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Bounce Back Loan data pilot examines sole trader fraud

Author: ICAEW Insights

Published: 17 Jan 2024

The government is setting its sights on unincorporated businesses that fraudulently took out Bounce Back Loans during the pandemic.
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The Department for Business (DBT), the Cabinet Office and HMRC have established a pilot scheme to look for potential fraud committed by sole traders against the Bounce Back Loan Scheme (BBLS).

The pilot aims to identify sole traders who either applied for a Bounce Back Loan when they were not trading during the eligibility period or misrepresented their turnover to obtain a loan. This follows a similar pilot in 2021 to detect fraud by limited companies who applied for BBLS loans.

The first stage of the pilot will see the Cabinet Office and DBT sharing sole trader borrowing data with HMRC, which will match this data to information it holds on those individuals. The Cabinet Office will then identify high-risk populations where fraud is suspected, which will be shared with DBT to enable it to select cases for investigation.

In the second stage of the pilot, the Cabinet Office will share the identified risk flags with accredited BBLS lenders to support its investigations. Where lenders suspect fraud, they could then share this data with DBT.

Sole traders received £9.6bn through the scheme prior to its closure to new applications on 31 March 2021. Based on a previous pilot addressing limited companies that borrowed through the scheme, the government anticipates that the risks of fraud relating to falsified income or turnover is probable in the sole trader population as well.

Announced in 2020 at the height of the pandemic, the BBLS was designed to support small and medium-sized businesses affected by COVID-19, enabling them to borrow between £2,000 and £50,000 at a low interest rate, guaranteed by the government. Loans were made on the condition that they would provide an economic benefit to the business and would not be used for personal purposes.

The Public Accounts Committee report on DBT’s (previously the Department for Business, Energy and Industrial Strategy or BEIS) 2020/21 annual report concluded that BEIS “did not make full use of all the tools at its disposal to prevent and detect fraud” in COVID-19 business support schemes. Dame Meg Hillier MP, Chair of the Public Accounts Committee, said that the initial COVID-19 response “offered an open goal to fraudsters and embezzlers and they have cashed in, adding billions and billions to taxpayer woes”.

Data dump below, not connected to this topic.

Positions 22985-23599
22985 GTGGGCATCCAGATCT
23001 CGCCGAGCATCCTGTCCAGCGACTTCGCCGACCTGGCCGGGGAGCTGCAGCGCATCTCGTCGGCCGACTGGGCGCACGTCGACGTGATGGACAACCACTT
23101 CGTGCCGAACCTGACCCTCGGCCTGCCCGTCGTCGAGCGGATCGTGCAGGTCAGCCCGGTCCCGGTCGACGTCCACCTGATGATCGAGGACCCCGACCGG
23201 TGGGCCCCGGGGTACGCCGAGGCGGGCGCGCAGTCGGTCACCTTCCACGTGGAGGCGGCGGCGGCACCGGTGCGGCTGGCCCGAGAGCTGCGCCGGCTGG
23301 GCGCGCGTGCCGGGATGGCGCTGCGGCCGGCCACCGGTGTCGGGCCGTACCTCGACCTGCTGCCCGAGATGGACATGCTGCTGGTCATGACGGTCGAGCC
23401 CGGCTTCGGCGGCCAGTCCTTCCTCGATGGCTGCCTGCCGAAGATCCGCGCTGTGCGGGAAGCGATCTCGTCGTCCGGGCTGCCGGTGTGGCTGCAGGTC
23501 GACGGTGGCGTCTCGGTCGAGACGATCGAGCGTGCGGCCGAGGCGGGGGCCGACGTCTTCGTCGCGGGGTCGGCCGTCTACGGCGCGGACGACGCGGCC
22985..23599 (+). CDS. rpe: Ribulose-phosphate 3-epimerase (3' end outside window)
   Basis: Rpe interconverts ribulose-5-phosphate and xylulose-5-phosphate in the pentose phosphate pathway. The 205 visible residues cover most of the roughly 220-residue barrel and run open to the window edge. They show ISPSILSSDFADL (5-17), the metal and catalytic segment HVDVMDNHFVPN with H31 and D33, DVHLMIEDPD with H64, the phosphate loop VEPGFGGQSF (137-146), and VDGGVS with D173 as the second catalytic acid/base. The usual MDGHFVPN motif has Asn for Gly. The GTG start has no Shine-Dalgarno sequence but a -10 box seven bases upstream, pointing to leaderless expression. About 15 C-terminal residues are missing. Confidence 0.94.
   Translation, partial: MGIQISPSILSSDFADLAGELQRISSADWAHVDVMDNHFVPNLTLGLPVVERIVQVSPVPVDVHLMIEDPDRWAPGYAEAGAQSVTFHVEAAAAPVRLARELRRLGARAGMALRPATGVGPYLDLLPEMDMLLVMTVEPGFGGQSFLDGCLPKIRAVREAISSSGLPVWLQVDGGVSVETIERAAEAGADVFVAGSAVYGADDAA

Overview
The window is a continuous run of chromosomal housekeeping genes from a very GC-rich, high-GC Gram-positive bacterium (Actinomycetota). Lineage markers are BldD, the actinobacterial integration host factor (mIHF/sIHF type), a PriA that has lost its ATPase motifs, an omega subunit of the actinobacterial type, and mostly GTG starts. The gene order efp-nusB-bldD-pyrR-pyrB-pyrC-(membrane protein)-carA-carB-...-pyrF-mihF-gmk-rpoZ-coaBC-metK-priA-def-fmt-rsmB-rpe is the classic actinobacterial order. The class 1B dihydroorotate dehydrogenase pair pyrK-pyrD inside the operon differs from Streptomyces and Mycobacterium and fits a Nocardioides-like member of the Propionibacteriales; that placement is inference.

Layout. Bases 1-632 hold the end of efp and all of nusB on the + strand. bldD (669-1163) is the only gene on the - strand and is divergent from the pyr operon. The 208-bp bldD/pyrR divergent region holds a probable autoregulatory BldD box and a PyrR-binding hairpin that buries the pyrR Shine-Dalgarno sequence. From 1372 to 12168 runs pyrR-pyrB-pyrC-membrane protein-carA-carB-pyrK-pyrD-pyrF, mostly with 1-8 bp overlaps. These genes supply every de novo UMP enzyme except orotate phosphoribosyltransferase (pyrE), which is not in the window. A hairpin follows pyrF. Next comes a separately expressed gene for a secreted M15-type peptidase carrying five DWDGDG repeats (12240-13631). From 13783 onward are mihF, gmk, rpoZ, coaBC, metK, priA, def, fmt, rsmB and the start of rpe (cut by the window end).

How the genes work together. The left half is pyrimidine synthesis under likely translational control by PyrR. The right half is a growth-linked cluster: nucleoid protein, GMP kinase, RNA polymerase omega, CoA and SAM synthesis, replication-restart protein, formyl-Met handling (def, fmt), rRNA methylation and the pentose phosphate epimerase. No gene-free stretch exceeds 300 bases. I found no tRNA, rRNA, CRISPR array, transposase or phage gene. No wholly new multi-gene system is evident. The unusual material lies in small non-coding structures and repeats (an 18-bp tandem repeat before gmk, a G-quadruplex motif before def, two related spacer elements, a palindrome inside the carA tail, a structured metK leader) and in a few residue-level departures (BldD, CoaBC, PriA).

A further report by the Public Accounts Committee in April 2023 slammed the government for continuing to make slow progress on its counter-fraud activities relating to the BBLS and that its “lack of curiosity” regarding lenders’ performance increased the risk of losses for the taxpayer. DBT also accepted that grant payments made through councils on their behalf to local businesses under such COVID-19 support schemes were “not in line with how the scheme was meant to work”. 

Jack Bower, ICAEW Public Sector Audit and Assurance Manager, comments: “ICAEW welcomes this extension by the government of efforts to identify and recover fraudulent loans taken out during the pandemic. Billions of pounds of taxpayer money have been lost to fraud and it is right that action is taken to recover as much as possible.

“The disappointment is that recovery efforts are still at a pilot stage, given the likelihood of recovering fraudulently obtained public money diminishes as time passes. Even more disappointing is the failure to subject loan applications to the most basic of checks before they were approved in the first place. This is a key lesson that needs to be embedded into similar programmes in the future.”

HMRC estimates that error and fraud in COVID-19 support schemes amounts to between £3.3bn and £7.3bn, with a most likely estimate of £5.0bn. This constitutes an error and fraud rate of between 3.3% and 7.4%, with a most likely estimate of 5.1%.

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